In so many ways, in His great love and mercy, G-d spoke to my heart saying “trust me” over and over again…during the entire process of both deaths…. in spite of my blindness and sin. When I got to the end of “my work of trying to fix things my way as I thought they must be” , I turned to G-d. Recognizing the futility of my effort , I turned to Him in confession of my idolatry and in repentance sought His forgiveness and most sincerely and humbly sought His help, humbly asking for His will to be done, on His terms, in His way and in His timing. Within the hour, He answered my heartfelt prayer and allowed me to see ordinary events become extraordinary events as He wrote another testimony of His mercy on my heart and lips which I humbly share with you all.

    After the funerals, on reflection, I realized that trust is made up of faith in an awesome God that is soundly rooted in His Word and His character but to be active and alive, my eyes must remain focused on Him at all times and not on the situation or events around me that threaten to engulf and overwhelm me .

    Hospitals are institutions that operate within a standard often established by human wisdom and insurance agencies or socialized medicine that enable and foster medical decisions to be weighed against monetary costs and life expectancy and sound medical practice. This is the world in which we live: it is not perfect and it will never be perfect; human knowledge and understanding will never be perfect; everything has a cost. Humans make flawed decisions because we are a people tainted by our own weaknesses.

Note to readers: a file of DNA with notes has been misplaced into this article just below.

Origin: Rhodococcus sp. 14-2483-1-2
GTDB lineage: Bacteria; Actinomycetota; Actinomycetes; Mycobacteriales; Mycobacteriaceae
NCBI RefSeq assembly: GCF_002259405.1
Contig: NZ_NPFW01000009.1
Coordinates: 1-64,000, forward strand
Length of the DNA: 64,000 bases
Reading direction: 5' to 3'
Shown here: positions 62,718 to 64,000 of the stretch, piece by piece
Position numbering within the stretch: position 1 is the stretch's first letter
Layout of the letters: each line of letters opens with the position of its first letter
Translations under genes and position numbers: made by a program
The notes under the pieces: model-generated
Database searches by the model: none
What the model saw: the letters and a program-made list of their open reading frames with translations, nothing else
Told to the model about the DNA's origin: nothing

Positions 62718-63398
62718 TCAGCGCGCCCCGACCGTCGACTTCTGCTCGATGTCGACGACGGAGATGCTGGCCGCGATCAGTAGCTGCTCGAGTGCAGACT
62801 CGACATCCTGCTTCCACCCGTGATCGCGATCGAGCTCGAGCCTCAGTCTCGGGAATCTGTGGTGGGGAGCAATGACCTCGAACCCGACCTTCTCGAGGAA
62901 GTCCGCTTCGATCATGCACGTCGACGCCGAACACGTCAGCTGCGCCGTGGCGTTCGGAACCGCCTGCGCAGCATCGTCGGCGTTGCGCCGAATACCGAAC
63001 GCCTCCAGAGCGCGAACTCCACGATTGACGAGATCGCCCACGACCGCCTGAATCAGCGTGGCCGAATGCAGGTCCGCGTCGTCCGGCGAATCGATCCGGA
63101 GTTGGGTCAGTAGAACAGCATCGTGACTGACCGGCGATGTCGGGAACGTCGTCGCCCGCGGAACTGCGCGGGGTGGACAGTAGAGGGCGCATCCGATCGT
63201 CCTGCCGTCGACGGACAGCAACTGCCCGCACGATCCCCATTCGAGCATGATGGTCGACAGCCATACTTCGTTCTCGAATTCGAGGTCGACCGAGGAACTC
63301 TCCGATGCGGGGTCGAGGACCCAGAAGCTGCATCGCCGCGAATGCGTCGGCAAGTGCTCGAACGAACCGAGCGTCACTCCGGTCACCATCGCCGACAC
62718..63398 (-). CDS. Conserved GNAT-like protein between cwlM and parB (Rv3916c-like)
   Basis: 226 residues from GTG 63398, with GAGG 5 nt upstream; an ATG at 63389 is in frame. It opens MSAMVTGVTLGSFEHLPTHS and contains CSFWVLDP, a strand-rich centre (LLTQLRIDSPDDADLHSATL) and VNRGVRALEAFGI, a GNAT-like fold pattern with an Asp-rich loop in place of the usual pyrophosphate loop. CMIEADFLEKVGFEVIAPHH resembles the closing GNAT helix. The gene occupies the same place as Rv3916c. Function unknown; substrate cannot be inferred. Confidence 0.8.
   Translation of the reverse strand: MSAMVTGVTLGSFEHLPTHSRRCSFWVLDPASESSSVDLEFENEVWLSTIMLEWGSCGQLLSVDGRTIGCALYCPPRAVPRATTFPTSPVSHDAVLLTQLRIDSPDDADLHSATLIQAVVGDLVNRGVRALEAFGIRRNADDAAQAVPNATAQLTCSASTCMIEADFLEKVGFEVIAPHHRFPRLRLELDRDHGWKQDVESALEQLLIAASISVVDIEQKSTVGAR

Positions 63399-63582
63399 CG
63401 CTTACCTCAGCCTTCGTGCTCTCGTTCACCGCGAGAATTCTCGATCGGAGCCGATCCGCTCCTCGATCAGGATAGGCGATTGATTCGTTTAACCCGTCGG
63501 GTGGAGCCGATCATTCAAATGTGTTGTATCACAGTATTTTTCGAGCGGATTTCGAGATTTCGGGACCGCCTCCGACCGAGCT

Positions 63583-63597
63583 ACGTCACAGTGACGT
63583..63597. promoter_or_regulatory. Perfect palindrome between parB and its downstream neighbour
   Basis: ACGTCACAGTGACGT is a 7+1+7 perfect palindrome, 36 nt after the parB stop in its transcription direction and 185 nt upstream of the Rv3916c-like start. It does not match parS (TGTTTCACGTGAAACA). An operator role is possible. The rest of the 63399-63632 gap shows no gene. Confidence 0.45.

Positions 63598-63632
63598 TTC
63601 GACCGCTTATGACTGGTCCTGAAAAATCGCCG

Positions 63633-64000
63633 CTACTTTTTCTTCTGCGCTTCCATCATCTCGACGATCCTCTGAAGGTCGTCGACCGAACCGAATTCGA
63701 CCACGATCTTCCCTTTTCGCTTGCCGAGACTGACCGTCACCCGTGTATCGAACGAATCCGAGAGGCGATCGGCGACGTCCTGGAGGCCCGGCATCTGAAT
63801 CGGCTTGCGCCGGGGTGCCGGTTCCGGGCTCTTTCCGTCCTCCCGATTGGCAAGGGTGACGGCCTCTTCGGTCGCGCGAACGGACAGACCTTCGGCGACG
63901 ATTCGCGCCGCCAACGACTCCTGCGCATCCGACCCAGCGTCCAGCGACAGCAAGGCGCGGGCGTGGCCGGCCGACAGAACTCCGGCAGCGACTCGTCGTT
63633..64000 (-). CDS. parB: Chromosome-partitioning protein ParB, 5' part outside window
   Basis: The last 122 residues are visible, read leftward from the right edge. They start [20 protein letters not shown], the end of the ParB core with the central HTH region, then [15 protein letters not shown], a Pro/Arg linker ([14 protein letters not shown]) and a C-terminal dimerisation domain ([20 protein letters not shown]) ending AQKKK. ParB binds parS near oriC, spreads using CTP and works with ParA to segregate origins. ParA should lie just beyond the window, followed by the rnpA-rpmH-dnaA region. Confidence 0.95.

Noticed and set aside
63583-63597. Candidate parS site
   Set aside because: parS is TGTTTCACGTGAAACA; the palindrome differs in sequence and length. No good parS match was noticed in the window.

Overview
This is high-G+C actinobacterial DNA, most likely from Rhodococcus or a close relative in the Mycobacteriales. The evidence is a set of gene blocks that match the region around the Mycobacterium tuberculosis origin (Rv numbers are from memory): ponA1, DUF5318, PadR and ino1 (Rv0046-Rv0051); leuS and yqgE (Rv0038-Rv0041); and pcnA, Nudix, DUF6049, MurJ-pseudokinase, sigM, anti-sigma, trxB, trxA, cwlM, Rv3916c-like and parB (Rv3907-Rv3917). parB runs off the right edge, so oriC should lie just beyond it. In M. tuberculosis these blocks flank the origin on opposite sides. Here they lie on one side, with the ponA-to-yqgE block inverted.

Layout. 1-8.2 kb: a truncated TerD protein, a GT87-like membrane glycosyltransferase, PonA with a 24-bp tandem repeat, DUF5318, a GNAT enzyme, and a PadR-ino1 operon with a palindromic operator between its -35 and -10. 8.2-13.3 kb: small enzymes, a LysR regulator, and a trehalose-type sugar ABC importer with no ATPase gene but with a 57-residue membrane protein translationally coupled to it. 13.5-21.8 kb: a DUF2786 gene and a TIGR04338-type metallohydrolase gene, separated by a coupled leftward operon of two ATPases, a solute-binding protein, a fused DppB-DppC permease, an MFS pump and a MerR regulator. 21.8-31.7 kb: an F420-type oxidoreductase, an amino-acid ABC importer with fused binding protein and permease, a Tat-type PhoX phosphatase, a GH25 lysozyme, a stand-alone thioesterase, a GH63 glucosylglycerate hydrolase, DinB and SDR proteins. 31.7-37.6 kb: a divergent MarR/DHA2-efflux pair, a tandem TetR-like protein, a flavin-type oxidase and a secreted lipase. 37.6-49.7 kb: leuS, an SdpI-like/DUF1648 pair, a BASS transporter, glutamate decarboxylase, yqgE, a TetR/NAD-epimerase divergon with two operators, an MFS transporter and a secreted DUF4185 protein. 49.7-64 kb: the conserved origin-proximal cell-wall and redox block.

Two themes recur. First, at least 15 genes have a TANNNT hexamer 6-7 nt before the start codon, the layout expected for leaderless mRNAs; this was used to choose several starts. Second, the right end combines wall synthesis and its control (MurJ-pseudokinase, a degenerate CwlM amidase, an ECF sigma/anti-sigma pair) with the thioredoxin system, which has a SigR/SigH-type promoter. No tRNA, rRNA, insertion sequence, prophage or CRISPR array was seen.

If we put our trust in people and in institutions, we are not allowing
    G-d to enter into the midst of our struggle to reveal His mercy, His grace and His compassion.

  13. Chaim Fisher says:

    The Eskimos were reputed to have put their elderly on ice floes and shoved them off into the sea. You’d think that since Western society is so much more sophisticated than those primitive people, both economically and morally, they would be less brutal.

    Wrong.

    They’ll DNR anyone at the drop of a hat.

    The only thing that bothers me about this excellent article is that it leads to the conclusion that Americans and Europeans are a little monstrous morally. We won’t face that fact. Most Orthodox secular leaders are all too happy to affiliate with Western leaders and call them friends publicly.

    Why can’t we just “badad yishkon,” I don’t know. Our Rabbis do it. You’ll never find a picture of Maran shaking hands and smiling with some non-Jewish president.

  14. Ori says:

    Max: I suppose it’s worth pointing out that not only does the Torah not mandate the death penalty for child rape, it requires the rapist to pay a fine to the girl’s father and marry her. Does that devalue human life?

    Ori: What does the Torah say about Noahides? Does it specify the laws they are to have among themselves, or does it say they need to establish their own laws and court systems?

    However, Jonathan Roseblum’s point in bringing this example was not to say that a particular punishment increases or decreases the value of human life. It was to introduce the fact that there is a common belief that the perceived value of a human life increases in our society with time, which he believes to be untrue.

  15. Steve Brizel says:

    I think that Dr. Kass demolishes Pinsker’s critique, which is basically a variant of Peter Singer’s perspective. The soul , by its very definition, is not material in nature. Dissection of the soul strikes me as an inherently contradictory concept.